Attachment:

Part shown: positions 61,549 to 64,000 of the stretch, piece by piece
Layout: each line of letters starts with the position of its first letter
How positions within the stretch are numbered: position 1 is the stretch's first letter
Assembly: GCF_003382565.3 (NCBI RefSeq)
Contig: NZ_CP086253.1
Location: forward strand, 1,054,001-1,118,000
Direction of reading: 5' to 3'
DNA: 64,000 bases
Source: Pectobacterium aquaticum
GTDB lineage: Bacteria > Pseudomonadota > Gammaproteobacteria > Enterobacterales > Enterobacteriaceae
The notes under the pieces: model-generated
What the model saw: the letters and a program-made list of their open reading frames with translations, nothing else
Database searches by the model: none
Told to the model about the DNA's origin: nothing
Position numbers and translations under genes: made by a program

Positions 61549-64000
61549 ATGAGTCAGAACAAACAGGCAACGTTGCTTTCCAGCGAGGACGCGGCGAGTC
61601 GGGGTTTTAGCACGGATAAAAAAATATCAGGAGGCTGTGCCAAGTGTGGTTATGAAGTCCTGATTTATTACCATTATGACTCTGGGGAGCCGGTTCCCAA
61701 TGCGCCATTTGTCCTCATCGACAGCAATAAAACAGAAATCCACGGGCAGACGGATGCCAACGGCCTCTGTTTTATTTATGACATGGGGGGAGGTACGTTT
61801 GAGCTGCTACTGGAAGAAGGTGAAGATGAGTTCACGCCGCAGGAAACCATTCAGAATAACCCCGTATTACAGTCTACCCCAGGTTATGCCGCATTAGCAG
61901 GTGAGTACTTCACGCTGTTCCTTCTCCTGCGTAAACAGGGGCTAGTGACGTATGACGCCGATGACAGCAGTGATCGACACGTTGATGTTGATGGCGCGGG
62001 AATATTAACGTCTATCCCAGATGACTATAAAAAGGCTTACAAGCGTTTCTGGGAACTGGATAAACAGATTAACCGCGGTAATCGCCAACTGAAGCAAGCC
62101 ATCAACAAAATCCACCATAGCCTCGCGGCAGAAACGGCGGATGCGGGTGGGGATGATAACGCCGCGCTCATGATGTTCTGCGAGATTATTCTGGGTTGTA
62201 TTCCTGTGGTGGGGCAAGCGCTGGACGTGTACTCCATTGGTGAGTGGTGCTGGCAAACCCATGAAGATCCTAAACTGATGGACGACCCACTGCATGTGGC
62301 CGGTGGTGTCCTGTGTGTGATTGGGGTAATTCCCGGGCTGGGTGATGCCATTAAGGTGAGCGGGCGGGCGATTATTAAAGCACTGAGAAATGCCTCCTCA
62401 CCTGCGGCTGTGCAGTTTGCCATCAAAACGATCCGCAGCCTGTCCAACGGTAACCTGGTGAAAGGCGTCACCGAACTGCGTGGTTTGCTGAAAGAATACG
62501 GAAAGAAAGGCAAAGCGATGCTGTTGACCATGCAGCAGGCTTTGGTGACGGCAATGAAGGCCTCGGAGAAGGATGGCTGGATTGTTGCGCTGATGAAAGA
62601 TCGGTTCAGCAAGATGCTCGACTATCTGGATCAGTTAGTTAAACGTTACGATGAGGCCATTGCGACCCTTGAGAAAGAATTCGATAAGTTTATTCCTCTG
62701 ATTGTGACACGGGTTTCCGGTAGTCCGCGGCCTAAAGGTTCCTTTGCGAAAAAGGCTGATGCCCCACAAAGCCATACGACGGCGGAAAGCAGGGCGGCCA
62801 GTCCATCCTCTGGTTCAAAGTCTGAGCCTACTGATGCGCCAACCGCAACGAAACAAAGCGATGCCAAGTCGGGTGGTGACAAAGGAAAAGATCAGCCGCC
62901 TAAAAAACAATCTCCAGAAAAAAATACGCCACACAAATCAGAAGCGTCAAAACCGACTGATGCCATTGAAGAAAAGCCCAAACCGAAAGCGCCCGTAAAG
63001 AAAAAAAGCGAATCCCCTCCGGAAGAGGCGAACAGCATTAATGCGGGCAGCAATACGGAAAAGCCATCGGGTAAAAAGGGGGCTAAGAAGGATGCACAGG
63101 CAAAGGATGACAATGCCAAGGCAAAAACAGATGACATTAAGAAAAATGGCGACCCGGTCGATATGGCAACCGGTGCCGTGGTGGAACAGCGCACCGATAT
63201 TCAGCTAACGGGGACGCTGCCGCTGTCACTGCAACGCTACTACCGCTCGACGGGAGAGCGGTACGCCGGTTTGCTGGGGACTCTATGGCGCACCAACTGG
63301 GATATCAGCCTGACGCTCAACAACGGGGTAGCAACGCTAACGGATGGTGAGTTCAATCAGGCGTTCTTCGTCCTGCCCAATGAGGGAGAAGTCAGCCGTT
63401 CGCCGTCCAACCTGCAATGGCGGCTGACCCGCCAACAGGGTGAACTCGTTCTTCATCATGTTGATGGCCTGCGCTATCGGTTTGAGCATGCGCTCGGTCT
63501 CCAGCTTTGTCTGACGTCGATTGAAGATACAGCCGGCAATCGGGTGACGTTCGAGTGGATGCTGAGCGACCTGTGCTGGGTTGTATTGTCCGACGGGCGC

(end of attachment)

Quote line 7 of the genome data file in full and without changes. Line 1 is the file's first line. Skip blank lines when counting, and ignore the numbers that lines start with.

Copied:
Direction of reading: 5' to 3'